Everyone loves strawberries, and cancer is universally abhorred. Ever since it was theorized that eating strawberries prevents cancer, more and more research has been undertaken to discover the potential cancer-fighting properties and medicinal compounds contained within the delightful fruits plucked from strawberry plants around the world. The ongoing research is quite exciting.
As it turns out, strawberries and cancer are being researched together due to the possible health benefits of strawberries. In fact, early results of experiments using freeze-dried strawberries and strawberry extracts along with cancer cell cultures have been quite promising. This post is a brief summary of some of the recent study results that have involved strawberries.
Strawberries and Cancer: Breast & Cervical
In 2001 the Journal of Medicinal Foods published a study that showed inhibition of two types of breast cancers and two types of cervical cancers when freeze-dried strawberries were added to the cancers growing in tissue cultures. Two varieties of strawberries were used, and both varieties showed significant inhibitory properties in the cervical cancer cultures. Both also showed activity that inhibited the breast cancer cells, but the different varieties showed different inhibition strengths for the breast cancer cultures.
Strawberries and Esophageal Cancer
Another study showed that freeze-dried strawberries also had an inhibitory effect on the development of esophageal cancer that had been chemically-induced, when the strawberries comprised a high enough percent of the total diet (Toxicol Studies, 1999). Further, the results of a 2001 study showed that feeding strawberries after cancer initiation blocked progression (Carcinogenesis).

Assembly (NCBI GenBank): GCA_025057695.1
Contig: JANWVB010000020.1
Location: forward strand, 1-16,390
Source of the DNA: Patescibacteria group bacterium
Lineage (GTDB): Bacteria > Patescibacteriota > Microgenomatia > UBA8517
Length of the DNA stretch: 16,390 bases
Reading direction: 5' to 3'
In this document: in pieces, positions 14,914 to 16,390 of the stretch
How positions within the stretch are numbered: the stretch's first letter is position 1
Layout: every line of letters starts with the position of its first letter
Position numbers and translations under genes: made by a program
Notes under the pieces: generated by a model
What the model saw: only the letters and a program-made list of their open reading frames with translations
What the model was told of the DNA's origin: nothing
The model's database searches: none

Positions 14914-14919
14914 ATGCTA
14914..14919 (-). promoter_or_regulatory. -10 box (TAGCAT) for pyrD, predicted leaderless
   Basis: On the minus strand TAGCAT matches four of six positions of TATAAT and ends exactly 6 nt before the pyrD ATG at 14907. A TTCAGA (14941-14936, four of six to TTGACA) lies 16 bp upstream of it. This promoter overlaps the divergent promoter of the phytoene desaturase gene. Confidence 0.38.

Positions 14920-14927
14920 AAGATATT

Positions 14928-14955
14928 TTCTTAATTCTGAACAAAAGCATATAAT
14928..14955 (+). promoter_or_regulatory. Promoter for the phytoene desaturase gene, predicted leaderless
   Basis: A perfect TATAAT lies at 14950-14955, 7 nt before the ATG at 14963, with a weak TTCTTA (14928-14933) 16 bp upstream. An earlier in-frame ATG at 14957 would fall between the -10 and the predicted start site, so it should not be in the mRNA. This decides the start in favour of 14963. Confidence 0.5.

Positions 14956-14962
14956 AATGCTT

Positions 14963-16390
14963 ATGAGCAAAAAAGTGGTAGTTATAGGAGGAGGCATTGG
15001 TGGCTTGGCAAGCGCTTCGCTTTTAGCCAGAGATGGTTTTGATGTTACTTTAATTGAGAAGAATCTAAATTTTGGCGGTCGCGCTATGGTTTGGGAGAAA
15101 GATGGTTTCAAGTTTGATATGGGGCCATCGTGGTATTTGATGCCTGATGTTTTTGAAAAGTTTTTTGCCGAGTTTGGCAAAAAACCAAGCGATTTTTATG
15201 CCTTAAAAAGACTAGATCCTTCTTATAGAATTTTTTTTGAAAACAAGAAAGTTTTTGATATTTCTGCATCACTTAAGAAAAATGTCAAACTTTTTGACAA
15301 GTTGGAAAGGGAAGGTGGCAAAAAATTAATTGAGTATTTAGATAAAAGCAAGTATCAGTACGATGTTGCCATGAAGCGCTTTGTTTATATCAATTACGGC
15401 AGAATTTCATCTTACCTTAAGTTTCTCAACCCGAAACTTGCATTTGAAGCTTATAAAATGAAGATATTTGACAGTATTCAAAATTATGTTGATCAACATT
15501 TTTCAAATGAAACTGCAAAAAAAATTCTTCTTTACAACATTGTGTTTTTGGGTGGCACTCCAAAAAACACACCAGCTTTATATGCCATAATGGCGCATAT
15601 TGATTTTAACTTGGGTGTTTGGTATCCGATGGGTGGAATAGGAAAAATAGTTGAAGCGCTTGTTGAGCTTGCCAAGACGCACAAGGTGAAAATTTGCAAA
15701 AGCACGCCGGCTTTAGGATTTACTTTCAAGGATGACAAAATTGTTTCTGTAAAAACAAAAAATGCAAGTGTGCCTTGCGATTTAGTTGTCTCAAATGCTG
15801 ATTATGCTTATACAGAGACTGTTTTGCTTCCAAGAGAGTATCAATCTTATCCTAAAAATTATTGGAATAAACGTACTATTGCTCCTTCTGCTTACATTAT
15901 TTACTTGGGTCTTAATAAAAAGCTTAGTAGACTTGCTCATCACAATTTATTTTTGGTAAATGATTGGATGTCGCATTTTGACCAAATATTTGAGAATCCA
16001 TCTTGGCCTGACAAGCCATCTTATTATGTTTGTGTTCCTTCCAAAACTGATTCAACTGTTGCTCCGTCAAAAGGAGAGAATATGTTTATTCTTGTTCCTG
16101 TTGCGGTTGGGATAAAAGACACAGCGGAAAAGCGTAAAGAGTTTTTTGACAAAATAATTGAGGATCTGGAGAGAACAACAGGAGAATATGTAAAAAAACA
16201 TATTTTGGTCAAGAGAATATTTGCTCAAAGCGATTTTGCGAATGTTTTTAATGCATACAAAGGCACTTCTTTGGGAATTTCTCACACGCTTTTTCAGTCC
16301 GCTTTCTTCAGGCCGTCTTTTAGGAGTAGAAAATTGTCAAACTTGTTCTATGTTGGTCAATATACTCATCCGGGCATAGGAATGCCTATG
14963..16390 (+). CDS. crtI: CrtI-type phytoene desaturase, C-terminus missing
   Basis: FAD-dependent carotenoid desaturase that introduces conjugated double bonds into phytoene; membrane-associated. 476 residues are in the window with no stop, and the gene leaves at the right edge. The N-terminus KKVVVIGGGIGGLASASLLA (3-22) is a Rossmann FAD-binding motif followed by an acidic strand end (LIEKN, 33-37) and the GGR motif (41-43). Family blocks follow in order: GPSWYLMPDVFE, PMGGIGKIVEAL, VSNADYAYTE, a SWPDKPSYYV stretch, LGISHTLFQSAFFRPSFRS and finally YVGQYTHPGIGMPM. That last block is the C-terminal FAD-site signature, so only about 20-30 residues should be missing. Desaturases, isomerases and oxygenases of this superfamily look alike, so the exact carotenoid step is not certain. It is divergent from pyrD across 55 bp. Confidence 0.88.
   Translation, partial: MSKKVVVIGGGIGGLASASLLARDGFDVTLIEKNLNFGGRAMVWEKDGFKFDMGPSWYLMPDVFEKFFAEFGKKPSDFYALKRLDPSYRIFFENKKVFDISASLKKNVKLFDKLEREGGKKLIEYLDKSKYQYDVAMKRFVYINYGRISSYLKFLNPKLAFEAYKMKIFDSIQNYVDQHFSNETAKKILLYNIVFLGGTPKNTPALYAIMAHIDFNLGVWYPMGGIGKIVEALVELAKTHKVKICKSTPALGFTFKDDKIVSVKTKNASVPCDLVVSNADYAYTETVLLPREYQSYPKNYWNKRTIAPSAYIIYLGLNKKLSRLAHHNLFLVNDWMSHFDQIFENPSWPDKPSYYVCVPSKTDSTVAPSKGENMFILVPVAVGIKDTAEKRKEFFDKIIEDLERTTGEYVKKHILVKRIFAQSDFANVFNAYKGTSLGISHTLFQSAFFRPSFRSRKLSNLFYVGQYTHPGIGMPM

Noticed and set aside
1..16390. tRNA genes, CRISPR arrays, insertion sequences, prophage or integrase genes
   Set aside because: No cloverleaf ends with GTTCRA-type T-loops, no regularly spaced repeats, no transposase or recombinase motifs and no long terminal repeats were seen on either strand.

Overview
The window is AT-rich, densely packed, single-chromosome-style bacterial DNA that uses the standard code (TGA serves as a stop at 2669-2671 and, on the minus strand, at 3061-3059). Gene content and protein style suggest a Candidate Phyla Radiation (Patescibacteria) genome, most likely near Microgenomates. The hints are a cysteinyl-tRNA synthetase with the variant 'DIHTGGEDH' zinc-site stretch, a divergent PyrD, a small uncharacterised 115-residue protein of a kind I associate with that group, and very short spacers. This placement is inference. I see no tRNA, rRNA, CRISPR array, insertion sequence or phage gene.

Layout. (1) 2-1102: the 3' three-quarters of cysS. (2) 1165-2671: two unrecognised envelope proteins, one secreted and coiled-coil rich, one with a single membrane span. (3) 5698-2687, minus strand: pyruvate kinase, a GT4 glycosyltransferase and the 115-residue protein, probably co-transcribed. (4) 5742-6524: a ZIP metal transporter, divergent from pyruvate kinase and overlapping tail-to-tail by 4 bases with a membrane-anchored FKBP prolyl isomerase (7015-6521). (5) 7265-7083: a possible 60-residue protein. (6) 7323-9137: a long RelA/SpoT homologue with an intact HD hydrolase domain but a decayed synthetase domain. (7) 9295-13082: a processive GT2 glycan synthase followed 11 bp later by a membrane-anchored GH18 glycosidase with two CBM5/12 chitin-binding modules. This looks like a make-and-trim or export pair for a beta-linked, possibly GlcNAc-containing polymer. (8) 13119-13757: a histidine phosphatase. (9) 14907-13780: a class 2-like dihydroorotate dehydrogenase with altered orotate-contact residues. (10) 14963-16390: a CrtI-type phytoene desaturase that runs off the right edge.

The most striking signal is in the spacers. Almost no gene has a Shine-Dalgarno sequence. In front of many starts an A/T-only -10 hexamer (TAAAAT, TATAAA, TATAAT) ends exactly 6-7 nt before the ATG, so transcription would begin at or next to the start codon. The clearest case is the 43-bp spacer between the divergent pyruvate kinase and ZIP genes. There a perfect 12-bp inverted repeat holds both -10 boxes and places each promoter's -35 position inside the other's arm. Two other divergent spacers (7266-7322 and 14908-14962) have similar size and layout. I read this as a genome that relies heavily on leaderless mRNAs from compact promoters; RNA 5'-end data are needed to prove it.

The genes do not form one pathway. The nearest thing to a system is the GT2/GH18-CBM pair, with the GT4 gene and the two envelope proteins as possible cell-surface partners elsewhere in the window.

Cancer and Strawberries: Conclusion
The research on using strawberry compounds or strawberries as treatment modalities in the battle against cancer is in its infancy. But, the humble strawberry's most known anti-cancer strawberry compound, ellagic acid, is not a lone gunman. Strawberries are packed with Vitamin C and other health-giving antioxidants. And, in another 2001 study published in Carcinogenesis, an extract containing no ellagic acid was also effective in preventing cell transformation in animals.
There is much research still to be done. With the decades upon decades of selective breeding, many strawberry varieties have emerged as specific traits have been sought and selected. Because of this, there will likely be much variation between the properties of different cultivars. So, there is a lot of work still to do.
The links between strawberries and cancer are just now being delved into deeply. But, with effort, it may not be much longer before the anti-cancer properties are more fully known. Fortunately for strawberry lovers everywhere, the benefits of eating strawberries can be had today! So, go buy, pick, grow, or thaw your own strawberries and use them in a tasty strawberry recipe today!
1. Wedge D, et al. J Med Foods 4 (1) : 49-51, 2001.
2. Stoner GD, et al. Toxicol Studies 52 (suppl) : 95-100, 1999.
3. Carlton PS, et al. Carcinogenesis 22 (3) :441-46, 2001.
4. Xue H, et al. Carcinogenesis 22 (2) : 351-56, 2001.